Workers in the health-care industry are terrified

Many hospitals and long-term care facilities are requiring Covid-positive doctors and nurses to return to work, reasoning that bringing back asymptomatic patients would be counterproductive.

The approach, which is permitted by the most recent CDC guidance, with more than 120,000 individuals in hospitals across the country.

Shereef Elnahal, the CEO of University Hospital in Newark, N.J., and the state's former health commissioner, stated, "We don't have good choices — or the alternatives that we desire."

"Since the spring of 2020, our staffing situation has been at an all-time low." Three hundred of his 3,700 employees are on the loose, with many of them afflicted with Covid-19.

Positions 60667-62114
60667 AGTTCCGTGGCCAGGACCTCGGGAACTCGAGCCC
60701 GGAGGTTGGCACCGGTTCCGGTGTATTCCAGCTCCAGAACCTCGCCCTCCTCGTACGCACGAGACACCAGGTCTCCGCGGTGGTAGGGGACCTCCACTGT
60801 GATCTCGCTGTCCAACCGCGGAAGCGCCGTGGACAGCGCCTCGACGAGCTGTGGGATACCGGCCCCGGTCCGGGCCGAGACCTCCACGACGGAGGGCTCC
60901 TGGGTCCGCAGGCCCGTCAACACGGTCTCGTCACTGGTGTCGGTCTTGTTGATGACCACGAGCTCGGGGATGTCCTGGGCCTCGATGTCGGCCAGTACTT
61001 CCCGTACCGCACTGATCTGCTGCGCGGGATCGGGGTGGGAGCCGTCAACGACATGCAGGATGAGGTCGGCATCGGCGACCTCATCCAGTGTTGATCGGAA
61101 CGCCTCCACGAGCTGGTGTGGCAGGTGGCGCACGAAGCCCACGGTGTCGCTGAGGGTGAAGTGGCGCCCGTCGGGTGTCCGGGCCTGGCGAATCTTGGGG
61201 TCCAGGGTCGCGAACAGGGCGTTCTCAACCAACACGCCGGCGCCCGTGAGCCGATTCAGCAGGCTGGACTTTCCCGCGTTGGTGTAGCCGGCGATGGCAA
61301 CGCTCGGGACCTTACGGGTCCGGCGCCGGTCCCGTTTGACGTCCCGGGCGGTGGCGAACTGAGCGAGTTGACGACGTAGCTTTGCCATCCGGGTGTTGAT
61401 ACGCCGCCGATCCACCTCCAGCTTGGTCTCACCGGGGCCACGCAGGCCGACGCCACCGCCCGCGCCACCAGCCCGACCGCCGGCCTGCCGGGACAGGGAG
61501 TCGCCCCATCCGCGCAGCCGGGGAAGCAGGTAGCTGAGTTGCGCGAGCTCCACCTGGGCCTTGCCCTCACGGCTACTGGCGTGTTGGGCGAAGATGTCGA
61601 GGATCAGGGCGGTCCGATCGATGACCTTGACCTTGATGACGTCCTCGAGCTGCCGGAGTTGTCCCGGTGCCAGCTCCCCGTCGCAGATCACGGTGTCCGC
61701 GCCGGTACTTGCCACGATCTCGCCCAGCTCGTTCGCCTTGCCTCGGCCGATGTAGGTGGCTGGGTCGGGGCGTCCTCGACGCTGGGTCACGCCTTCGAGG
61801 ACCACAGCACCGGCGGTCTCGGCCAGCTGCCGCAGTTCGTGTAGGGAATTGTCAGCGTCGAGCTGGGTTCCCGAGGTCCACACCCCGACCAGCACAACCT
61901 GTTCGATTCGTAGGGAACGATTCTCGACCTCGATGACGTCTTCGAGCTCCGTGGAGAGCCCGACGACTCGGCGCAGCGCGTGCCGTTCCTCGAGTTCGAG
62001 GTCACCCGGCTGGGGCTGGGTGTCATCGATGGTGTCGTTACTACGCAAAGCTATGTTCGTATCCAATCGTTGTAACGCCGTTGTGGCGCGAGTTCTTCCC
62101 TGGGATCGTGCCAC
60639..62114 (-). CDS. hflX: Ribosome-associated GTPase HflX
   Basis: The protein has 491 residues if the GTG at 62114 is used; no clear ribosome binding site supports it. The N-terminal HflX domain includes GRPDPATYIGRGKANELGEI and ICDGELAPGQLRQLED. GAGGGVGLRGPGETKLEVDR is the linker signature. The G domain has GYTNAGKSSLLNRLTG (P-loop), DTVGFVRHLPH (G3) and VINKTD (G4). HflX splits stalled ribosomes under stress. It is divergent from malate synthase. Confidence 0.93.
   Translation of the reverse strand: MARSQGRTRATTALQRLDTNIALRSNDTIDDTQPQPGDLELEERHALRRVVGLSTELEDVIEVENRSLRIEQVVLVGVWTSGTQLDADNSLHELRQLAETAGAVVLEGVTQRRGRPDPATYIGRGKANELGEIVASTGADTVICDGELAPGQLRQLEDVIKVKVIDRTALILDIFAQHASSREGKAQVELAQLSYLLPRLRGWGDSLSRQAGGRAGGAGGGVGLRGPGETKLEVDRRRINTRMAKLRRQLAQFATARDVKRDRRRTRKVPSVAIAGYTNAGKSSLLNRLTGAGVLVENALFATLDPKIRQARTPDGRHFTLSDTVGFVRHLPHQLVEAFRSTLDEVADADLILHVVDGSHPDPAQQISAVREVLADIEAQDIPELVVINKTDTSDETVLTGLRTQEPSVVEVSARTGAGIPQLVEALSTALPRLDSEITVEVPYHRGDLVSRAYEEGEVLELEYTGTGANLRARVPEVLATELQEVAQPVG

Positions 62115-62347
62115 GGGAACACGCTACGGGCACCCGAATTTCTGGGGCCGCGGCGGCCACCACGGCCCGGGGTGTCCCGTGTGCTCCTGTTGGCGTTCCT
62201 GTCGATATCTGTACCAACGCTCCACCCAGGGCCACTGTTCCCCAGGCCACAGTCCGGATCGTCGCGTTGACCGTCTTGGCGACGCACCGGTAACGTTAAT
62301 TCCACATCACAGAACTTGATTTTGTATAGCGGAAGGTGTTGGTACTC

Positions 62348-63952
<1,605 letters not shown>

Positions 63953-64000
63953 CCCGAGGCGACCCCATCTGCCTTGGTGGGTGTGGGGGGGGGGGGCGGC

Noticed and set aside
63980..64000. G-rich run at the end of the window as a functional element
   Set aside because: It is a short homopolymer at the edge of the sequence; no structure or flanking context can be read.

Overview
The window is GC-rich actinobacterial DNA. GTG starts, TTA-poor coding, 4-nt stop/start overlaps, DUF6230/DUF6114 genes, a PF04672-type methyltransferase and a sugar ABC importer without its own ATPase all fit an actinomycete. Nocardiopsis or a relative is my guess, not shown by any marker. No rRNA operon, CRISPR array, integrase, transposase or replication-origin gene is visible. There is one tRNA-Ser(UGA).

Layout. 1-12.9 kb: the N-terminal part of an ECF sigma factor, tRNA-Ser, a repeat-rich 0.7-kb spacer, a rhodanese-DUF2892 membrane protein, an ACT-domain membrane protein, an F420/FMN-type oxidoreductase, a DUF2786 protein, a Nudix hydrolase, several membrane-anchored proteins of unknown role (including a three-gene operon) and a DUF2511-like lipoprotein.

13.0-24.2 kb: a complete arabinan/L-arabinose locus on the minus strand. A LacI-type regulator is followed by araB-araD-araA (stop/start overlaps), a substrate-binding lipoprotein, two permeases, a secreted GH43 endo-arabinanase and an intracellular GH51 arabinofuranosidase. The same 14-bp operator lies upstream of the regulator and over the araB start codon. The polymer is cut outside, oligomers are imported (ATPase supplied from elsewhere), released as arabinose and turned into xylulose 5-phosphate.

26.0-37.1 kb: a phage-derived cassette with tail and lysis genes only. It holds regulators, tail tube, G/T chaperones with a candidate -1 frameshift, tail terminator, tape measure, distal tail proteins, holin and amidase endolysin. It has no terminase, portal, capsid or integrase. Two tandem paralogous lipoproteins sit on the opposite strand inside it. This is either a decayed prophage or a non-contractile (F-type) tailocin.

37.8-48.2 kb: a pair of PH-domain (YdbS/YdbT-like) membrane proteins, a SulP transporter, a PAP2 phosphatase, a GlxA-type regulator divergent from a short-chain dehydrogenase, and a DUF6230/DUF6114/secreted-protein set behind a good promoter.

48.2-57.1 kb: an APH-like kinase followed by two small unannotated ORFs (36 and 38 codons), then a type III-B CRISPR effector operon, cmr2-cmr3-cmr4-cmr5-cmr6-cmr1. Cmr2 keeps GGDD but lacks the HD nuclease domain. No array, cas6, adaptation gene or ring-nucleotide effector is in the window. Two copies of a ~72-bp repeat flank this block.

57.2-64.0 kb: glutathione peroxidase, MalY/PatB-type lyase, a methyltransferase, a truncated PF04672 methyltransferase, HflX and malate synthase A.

Despite the fact that the majority of health care employees have been vaccinated, many are still becoming sick, worsening a staff shortage as more Americans seek hospital care.

Nurses' unions and the American Medical Association have objected to the use of potentially infected personnel, claiming that the action jeopardises patients' health and safety.

According to a union spokesperson in New Jersey, despite fears that she had contracted Covid-19, a nurse was recently asked to come to work.

After the state changed its criteria in compliance with the CDC, a nursing home and state-run hospital system in Rhode Island recently used staff who tested positive.

A hospital in Missouri is allowing nurses to return after five days if they are asymptomatic.

Even if they feel they are infectious, health care professionals around the country have reported being called in to work.

"I was relieved to hear this as a mother," Frye added.